"Who needs child care and a cubicle bigger than a hamster cage? I get to wear Levi's to work!"
I miss the days of no decisions when it came to clothing. Like most men I know, I don't care that much about clothes, I don't have time to shop, and popular fashion is a complete mystery to me because I can't think of a single reason why, once set, fashions should ever have to change. In the good old days of charcoal gray business suits, they never did.
I ran across a fashion soul mate just last week when I spoke at a symposium for Fortune 500 CEOs concerning the impact the Internet and e-commerce would likely have on their businesses. It was a bitter disappointment to many in the audience to hear that the Internet was not the passing fad that they'd hoped it was. The event was being moderated by the president of one of the world's largest consulting firms, a tall, distinguished, white-haired gentleman (I'll call him Don) whose authoritative bearing makes him the center of attention even in a room filled with these leaders of American industry.
Don apparently packed two nearly identical pin-striped suits for this meeting, one blue and one gray, testament to both his station in life and his lack of imagination. For the most part, it's pretty hard to go wrong with suits like these: Just throw in a couple of white shirts and some red or blue ties and you're in business. Unfortunately, Don made the mistake that morning of dressing in the dark and, further, not bothering to check how he looked in the mirror before he walked out of the hotel. It can be pretty tough to deliver an important and powerful message when the audience can't take their eyes off your blue pants/gray jacket ensemble.
As I look around the office, it occurs to me that at least half the men (and more than just a few of the women) around here dress in the dark every single day. If I thought I could get away with it, I'd establish a whole new dress code whose purpose would be not to ensure conformity but rather to reduce the occurrence of hysterical blindness among those (myself included) who have to look at these getups. My rules might include the following:
Avoid wearing anything other people have to read, especially when both front and back have to be seen to get the joke. And, by the way, nobody will ever believe you got that Notre Dame Athletic Department T-shirt playing for the Fighting Irish--you're in IT, for Pete's sake.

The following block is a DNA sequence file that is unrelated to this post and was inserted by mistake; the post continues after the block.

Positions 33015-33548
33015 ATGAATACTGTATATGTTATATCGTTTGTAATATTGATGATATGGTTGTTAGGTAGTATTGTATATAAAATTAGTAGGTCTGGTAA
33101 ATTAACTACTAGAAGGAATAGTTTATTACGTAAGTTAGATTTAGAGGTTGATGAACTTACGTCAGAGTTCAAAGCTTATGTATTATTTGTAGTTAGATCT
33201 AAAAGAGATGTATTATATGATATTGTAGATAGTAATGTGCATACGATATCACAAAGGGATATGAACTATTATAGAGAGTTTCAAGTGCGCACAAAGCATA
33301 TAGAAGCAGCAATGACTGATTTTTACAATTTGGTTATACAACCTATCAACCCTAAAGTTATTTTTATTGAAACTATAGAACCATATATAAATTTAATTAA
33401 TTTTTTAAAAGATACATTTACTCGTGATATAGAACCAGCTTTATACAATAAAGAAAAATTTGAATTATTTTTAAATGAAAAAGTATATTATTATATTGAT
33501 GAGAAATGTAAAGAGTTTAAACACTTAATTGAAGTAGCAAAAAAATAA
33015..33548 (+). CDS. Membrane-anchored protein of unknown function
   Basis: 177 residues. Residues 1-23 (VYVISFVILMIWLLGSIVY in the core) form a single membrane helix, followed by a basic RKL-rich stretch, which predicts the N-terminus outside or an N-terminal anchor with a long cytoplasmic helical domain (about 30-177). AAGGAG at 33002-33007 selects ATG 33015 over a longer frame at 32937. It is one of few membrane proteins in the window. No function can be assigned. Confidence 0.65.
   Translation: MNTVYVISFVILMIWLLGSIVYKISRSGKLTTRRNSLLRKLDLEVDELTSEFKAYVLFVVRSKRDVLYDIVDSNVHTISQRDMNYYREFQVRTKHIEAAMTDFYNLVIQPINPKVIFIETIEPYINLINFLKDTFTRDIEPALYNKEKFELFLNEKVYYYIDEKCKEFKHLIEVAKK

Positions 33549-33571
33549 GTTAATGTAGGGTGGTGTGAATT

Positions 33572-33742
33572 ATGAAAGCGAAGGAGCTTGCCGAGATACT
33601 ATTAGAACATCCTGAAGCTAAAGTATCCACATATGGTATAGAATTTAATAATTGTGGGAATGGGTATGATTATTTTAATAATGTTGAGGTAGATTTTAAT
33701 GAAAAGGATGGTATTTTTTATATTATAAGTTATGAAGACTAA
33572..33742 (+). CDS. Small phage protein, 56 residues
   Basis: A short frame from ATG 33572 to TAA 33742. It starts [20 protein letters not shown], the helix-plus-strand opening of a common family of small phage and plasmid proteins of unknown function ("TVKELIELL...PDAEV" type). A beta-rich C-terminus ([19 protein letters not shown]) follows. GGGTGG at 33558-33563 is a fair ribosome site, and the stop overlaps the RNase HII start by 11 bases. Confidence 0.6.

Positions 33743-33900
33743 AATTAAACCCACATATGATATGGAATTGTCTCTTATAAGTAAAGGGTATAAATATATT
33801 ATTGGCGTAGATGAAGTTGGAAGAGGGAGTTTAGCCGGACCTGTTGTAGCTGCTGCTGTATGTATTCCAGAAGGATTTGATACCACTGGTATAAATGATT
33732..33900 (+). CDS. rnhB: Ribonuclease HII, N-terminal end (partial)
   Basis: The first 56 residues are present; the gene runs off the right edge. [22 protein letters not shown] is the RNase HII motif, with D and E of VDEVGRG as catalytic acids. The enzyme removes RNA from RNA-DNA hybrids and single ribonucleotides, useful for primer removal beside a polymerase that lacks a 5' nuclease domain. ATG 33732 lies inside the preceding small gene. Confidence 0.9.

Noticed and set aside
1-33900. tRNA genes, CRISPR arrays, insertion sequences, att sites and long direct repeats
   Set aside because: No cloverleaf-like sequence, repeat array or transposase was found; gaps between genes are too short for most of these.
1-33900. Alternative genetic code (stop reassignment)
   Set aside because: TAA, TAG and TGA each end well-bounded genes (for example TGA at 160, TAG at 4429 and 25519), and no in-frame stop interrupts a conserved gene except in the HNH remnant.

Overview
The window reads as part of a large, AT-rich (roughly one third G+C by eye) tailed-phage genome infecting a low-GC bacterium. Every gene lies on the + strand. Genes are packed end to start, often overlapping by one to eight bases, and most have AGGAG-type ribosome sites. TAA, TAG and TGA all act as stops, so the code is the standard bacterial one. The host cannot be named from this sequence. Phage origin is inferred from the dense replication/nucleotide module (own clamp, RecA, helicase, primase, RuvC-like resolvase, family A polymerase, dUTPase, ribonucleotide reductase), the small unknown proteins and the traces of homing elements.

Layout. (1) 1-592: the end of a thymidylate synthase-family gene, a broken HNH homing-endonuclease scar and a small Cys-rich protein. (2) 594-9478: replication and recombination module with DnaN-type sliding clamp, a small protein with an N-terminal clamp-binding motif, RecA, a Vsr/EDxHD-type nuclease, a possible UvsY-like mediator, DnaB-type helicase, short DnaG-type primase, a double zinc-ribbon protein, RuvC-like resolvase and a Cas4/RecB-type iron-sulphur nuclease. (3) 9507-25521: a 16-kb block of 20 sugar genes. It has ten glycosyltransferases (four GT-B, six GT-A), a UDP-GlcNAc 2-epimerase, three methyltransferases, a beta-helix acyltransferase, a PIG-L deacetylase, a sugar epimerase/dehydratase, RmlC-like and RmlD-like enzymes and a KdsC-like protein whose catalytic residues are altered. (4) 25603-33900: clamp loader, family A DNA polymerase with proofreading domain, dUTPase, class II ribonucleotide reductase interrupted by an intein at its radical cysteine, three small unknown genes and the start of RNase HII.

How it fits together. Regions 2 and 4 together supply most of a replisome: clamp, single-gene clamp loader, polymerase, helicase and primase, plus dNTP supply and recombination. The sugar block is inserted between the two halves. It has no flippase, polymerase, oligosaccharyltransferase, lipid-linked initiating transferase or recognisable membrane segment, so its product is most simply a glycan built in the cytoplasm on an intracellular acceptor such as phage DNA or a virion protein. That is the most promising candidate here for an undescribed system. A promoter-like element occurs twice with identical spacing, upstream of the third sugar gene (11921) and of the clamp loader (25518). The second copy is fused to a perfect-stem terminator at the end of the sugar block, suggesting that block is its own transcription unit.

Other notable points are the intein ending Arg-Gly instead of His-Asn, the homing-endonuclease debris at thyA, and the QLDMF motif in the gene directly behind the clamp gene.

Try to avoid wearing shirts the color of sherbet. They don't look good with anything.
If your jeans have more holes in them than Windows 2000, feel free to tear them into strips and use them to wax my car.
That can of Skoal chewing tobacco in your back pocket will leave a telltale circle in the fabric, so it's best to keep it in your shirt pocket. The same goes for the men.
Ties (on those rare occasions when you do wear one) should be long enough to reach your belt. If your expanding waistline is making your ties appear shorter, either buy some longer ties or try slouching a little.
If you're feeling brave and/or desperate enough to try something this foolish, please feel free to use any part or all of my list.
At the same symposium where Don was doing his best GQ imitation, someone happened to mention that Scott McNealy of Sun Microsystems Inc., Jack Welch's new best friend, recently attended his first General Electric board meeting wearing blue jeans and a polo shirt. In a room meant to impress, with richly paneled walls adorned with the portraits of GE heroes like Thomas Edison, our compatriot and school-yard bully, Scott, in a show of Rebel Without a Clue bravado, decided that it wasn't enough to challenge convention, he needed to push it to the ground and take its lunch money.
Smooth move, Scott. Jeez!
What if you could set the dress code at your company? Send your ideas to firstname.lastname@example.org. Anonymous has been a CIO at household-name companies in various industries for over 12 years.